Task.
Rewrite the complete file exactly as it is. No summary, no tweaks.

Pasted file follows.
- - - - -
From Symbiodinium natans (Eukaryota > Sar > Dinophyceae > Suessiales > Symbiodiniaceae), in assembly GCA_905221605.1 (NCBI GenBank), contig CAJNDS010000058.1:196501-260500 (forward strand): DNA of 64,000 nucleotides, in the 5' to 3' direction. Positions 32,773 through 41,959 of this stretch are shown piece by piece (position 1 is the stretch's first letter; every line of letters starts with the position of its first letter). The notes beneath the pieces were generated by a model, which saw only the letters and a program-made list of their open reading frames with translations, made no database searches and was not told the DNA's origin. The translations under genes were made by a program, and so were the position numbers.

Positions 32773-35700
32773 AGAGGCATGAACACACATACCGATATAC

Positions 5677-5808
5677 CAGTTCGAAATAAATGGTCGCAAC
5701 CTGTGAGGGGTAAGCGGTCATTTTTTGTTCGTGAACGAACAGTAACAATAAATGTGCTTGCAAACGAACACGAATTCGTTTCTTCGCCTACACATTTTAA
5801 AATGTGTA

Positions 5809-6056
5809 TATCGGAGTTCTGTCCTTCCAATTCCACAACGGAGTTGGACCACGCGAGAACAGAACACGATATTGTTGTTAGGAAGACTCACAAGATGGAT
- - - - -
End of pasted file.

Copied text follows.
From Symbiodinium natans (Eukaryota > Sar > Dinophyceae > Suessiales > Symbiodiniaceae), in assembly GCA_905221605.1 (NCBI GenBank), contig CAJNDS010000058.1:196501-260500 (forward strand): DNA of 64,000 nucleotides, in the 5' to 3' direction. Positions 32,773 through 41,959 of this stretch are shown piece by piece (position 1 is the stretch's first letter; every line of letters starts with the position of its first letter). The notes beneath the pieces were generated by a model, which saw only the letters and a program-made list of their open reading frames with translations, made no database searches and was not told the DNA's origin. The translations under genes were made by a program, and so were the position numbers.

Positions 32773-35700
32773 AGAGGCATGAACACACATACCGATATAC

Positions 5677-5808
5677 CAGTTCGAAATAAATGGTCGCAAC
5701 CTGTGAGGGGTAAGCGGTCATTTTTTGTTCGTGAACGAACAGTAACAATAAATGTGCTTGCAAACGAACACGAATTCGTTTCTTCGCCTACACATTTTAA
5801 AATGTGTA

Positions 5809-6056
5809 TATCGGAGTTCTGTCCTTCCAATTCCACAACGGAGTTGGACCACGCGAGAACAGAACACGATATTGTTGTTAGGAAGACTCACAAGATGGAT